I’m finally happy! And I’m dead.

The tortured lesbian happens more often than not, and what tends to happen is that the two female characters that are in love will spend forever going through whatever is in their way, finally get together, and then one of them will be killed. In one of the most current examples, The 100 did this with their bisexual female lead, Clarke, and her lesbian girlfriend, Lexa.

They were starting something at the end of the second season, but as the leader of her people, Lexa made a decision that was good for her people but bad for Clarke and her friends. A few episodes after the third season started, the two ended up together again, working through their issues after what happened and trying to get their people to be able to get along.

The couple is about to be separated again, and have a heartfelt goodbye scene where the two end up having sex for the first time. The next scene has Clarke getting ready to leave when someone comes in and points a gun at her, ready to kill her. Lexa shows up at the last moment and gets hit by a stray bullet.

Lexa then dies in Clarke’s arms, just minutes after they got together for the viewer. Lesbians never get to be happy for more than a scene or two in most of today’s television shows.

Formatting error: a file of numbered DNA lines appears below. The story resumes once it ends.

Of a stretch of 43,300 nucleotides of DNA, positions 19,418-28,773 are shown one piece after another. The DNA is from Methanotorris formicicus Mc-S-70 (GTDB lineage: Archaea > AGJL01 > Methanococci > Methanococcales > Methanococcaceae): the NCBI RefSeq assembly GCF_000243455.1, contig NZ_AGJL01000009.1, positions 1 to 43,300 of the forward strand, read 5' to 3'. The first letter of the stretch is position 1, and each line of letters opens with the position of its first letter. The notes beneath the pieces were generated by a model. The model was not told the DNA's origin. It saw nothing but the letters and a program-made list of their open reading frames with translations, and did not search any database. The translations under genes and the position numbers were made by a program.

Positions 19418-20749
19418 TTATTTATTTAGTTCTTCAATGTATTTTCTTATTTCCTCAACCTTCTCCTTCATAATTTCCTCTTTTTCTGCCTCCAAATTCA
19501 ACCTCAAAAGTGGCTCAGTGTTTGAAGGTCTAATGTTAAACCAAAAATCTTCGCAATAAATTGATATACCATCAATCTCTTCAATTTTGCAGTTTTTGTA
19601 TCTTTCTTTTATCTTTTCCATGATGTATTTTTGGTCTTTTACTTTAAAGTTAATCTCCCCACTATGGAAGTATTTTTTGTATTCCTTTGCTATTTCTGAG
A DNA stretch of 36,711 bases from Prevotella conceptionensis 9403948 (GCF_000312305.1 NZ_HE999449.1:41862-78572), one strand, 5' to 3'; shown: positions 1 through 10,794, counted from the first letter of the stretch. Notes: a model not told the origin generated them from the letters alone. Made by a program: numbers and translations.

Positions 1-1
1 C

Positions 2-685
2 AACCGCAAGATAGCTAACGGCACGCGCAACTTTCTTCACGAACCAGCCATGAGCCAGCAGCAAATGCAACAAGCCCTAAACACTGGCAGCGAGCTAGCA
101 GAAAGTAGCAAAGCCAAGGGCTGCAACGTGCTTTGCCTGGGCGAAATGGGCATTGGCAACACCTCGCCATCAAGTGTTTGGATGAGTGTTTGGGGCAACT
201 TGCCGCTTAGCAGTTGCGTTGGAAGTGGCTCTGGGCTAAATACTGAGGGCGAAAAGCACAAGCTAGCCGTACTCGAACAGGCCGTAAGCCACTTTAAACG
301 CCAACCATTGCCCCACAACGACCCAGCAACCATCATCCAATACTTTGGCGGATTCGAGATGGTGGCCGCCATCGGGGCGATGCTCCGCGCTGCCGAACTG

Where am I? Certainly not here.

Of course, the worst is when LGBTQ characters are nonexistent. LGBTQ people deserve to see themselves on screen, to have someone to relate to. And before anyone says that sometimes sexuality is not relevant to the story the show is telling, if it’s relevant enough that we see straight people making out and finding love, there is no reason LGBTQ people can’t.

Cover Image Credit: Wikipedia

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Press Restart Tour: Live Review

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Cover Image Credit: Jessica Wear

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Book Review: 'Links' By Nuruddin Farah

Since this was a book I had to read for class, it was expected it wouldn't be something I really wanted to read.
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I'll start off by saying that, even though this is a two-star book for me, I appreciate this new perspective I have on Somalia and the effort that went into the allusions (or Links, if you will) to Dante's Inferno throughout this book. These aspects are the most positive ones I take with me from this book.

Since this was a book I had to read for class, it was expected it wouldn't be something I really wanted to read. I think what was so disappointing to me was just how much this book dragged on, despite the fact that it was about revenge, war-torn Somalia, rescuing kidnapped children, and self-identity. The plot sounds like there's going to be action at every turn, but there was a lot of conversation and wandering. (And drinking coffee.)